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Beans21
07/04/2014, 10:16 AM
So my tank isn't that old at 2 months. But my parameters were all good before I added anything to it I add 2 snowflake clown fish 7 days ago

Now one of them is on the verge of death and the other one is OK for now. My ammonia and nitrites spiked. I did a 5g water change on monday and another last night ( this time from an established tank). I still think I'm in trouble because the levels barely went down

Any suggestions. I hate to see my clown fish die

My tank is a 20g AIO. 10-15pds of dry rock that I cleaned for a week. 20pds of live sand, and 10pds of established rock in the back and carbon in the back (no skimmer)

Nothing else is in the tank but 2 mushrooms

Before putting the fish in my levels were good

scuzy
07/04/2014, 10:21 AM
Was tank fully cycled?

slief
07/04/2014, 10:27 AM
I wouldn't consider this a crash by any means. You have a new tank and with that comes the likelihood of casualties. Also, often new fish don't adjust well to being moved from wholesalers to fish store to a new tank. The stress of all that often results in their untimely death. Especially when moved into a new system that is not well established. Not sure what a spike is to you but with all that live rock and sand, two small fish causing a spike leads me to wonder if something else in the rock died or if your rock wasn't fully cured. That or you are overfeeding for the amount of beneficial bacteria in the system. Since you didn't have any bioload, the beneficial bacteria in your tank would have been at a minimum. It tends to build up as the tank matures and the bioload increases.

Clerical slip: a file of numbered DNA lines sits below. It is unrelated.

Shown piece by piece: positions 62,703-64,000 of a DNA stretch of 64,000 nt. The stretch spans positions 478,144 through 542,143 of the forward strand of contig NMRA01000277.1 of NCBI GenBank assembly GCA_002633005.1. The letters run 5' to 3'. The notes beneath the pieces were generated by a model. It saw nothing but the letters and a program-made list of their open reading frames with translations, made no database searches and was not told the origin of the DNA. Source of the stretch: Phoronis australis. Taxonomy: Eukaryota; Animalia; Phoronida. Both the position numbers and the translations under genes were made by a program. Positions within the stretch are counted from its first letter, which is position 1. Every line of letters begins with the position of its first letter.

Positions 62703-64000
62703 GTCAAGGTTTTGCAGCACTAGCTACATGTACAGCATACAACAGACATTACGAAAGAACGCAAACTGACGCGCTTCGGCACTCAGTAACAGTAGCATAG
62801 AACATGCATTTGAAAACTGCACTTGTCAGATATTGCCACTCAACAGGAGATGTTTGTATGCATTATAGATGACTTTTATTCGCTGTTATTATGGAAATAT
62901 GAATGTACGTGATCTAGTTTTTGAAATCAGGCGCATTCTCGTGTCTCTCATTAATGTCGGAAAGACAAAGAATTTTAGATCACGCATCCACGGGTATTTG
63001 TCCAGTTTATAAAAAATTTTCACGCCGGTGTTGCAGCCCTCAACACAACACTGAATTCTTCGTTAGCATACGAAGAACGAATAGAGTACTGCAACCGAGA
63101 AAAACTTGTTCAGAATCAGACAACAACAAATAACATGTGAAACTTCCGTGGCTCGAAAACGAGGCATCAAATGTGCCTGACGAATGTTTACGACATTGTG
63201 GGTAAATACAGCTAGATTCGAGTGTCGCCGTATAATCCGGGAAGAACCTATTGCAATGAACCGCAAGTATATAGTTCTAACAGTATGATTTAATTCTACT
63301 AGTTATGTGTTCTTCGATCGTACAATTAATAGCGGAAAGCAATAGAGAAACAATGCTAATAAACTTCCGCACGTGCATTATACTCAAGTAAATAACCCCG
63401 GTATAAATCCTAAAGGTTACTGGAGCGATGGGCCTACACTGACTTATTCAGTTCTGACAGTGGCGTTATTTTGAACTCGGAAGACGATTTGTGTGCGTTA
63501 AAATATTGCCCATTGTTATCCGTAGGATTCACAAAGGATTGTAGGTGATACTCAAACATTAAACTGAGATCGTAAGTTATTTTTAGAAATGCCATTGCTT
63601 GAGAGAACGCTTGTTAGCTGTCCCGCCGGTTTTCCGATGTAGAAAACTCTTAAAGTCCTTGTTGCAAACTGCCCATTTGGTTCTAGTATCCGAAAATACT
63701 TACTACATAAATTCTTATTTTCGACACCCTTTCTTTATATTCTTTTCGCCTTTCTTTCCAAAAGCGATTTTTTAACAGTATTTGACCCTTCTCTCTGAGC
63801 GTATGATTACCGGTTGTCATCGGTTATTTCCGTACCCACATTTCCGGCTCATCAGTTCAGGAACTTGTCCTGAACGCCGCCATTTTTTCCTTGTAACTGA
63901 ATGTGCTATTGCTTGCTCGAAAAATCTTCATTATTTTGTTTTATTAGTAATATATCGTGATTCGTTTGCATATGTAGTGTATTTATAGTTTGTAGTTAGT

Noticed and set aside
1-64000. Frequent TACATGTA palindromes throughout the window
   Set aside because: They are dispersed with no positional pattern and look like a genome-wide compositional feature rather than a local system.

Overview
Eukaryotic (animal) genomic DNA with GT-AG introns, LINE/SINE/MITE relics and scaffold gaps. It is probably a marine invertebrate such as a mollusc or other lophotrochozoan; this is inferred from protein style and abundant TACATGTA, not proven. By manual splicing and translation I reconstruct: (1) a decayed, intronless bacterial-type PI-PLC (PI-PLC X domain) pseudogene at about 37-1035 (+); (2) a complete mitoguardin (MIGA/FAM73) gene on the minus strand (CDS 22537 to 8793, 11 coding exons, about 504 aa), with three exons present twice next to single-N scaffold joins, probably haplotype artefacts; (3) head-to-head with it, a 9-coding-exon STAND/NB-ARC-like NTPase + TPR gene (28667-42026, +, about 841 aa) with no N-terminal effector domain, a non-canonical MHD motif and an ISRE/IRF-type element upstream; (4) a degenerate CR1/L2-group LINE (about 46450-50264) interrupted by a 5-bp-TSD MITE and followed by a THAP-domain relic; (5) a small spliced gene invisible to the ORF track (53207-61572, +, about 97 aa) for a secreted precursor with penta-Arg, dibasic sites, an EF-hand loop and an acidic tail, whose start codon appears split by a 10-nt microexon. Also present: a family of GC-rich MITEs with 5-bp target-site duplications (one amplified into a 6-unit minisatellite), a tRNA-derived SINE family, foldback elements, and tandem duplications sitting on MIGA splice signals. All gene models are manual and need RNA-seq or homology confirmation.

At two months old, with these being the first fish you could also are likely experiencing a bit of a cycle. I normally prefer to test a new tank with damsels since they are a bit more hardy and will help with the cycle. Others use the piece of shrimp method but a damsel or two is a great way to insure your system is healthy enough to support life. Once I feel comfortable I will either remove the damsels or leave them in the system. Yellow tail blue damsels are usually model citizens and as such are my first choice for fish to cycle and or test the waters with.

Also, when doing a 5 gallon water change on a 20 gallon system, I hope you are matching the water temp and salinity so you don't cause additional stress on the fish from a major temp swing or change in salinity. The temp change however would be my biggest concern. If you are matching those, then I think you are taking the right steps and just need to be patient and know that loosing new fish introduced into a new unestablished system is unfortunately all too often par for course.

triggreef
07/04/2014, 10:35 AM
also make sure that you are letting the new water mix for at least 24 hours as it can burn their gills if you use new water that is not fully mixed yet.

look into quarantining everything it will save a lot of money and grief in the long run.

Beans21
07/04/2014, 10:50 AM
I did the shrimp approach and made sure of the salinity and temp were the same. I also made sure the first water change was mixed for 2 days before I added it

I also didn't feed them the much. Maybe 2-3 flakes in the morning and the same at night everything was always eaten

I've had saltwater tanks in the past and never had this issue only in my freshwater

This sucks possibly losing 2 black snowflakes.